Technology utilization rates may vary across geographic regions, hospital systems, and surgeons. In one recent analysis of computer navigation TKA trends within the USA, Western hospitals were more likely to employ navigation as compared with Midwestern and Southern institutions [19]. Moreover, the authors found that technology utilization increased from 1.2% to 7.0% of cases between 2005 and 2014, a trend supported by additional analyses [16, 20]. Further assessment of utilization trends will help elucidate how these technologies are being implemented on the national level.

The purpose of this study is to investigate the national trends in the utilization of TA-TKA using the American College of Surgeons National Surgical Quality Improvement Program (NSQIP) Database, to compare short-term major complication, readmission, and reoperation rates, and to examine differences in hospitalization and discharge trends between patients undergoing unassisted and TA-TKA.



The NSQIP database was queried from 2010 to 2018, the most recent year with released data at the time of data analysis. The database itself did not contain any TKA operations performed using navigation technology prior to 2010. It contains detailed perioperative and 30-day postoperative complication data collected from patients undergoing surgery at one of approximately 700 participating hospitals in the USA. Data were prospectively collected and clinically verified by trained reviewers at each institution [21]. Because the NSQIP data are de-identified, this study was exempt from institutional review board (IRB) approval at our institution.

Generation of study groups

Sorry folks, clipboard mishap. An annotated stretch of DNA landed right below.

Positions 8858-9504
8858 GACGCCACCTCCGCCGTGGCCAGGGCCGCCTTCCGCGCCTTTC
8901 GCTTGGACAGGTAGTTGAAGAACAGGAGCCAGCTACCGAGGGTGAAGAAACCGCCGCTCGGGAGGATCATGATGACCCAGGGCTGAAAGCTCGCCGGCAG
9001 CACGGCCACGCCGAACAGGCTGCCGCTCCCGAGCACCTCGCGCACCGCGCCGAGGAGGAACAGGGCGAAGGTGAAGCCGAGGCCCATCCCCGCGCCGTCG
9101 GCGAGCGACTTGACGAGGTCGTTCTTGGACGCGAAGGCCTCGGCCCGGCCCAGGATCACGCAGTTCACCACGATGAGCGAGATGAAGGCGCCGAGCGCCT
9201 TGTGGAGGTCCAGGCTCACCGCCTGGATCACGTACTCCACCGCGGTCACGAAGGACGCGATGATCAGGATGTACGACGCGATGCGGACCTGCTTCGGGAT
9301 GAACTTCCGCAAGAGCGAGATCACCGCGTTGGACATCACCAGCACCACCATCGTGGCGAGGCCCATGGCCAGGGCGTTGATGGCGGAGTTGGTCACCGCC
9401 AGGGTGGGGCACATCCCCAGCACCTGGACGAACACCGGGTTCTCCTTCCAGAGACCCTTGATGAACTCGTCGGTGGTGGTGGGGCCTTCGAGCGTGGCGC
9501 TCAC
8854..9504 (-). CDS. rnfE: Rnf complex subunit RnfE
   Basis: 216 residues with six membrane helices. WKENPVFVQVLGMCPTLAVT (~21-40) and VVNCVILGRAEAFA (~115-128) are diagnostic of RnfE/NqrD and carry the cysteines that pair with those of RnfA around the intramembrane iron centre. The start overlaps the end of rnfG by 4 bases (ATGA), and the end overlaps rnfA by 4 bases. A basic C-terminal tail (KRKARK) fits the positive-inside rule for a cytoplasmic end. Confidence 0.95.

Current Procedural Terminology (CPT) codes and International Classification of Diseases (ICD) Ninth and Tenth Revision Diagnosis Codes were used for identifying patient groups. The CPT code 27,447 was used to identify patients over 18 years who underwent TKA within the NSQIP database. Patients undergoing TKA for non-elective indications such as trauma, malignancy, revision procedure, or infection and had ICD-9/ICD-10 codes reflective of these indications were excluded. Additionally, cases missing relevant perioperative or operative data were excluded from the analysis. Patients were assigned to either TA-TKA or U-TKA study groups on the basis of the presence of a secondary CPT code: 20985, 0054 T, or 0055 T. The code 0054 T refers to TKA using fluoroscopically guided navigation, 0055 T refers to TKA using computed tomography (CT)/magnetic resonance imaging (MRI) to reconstruct the three-dimensional anatomy of the joint, and 20985 refers to all navigation systems that do not use imaging for registration of the anatomic and mechanical axes of the limb.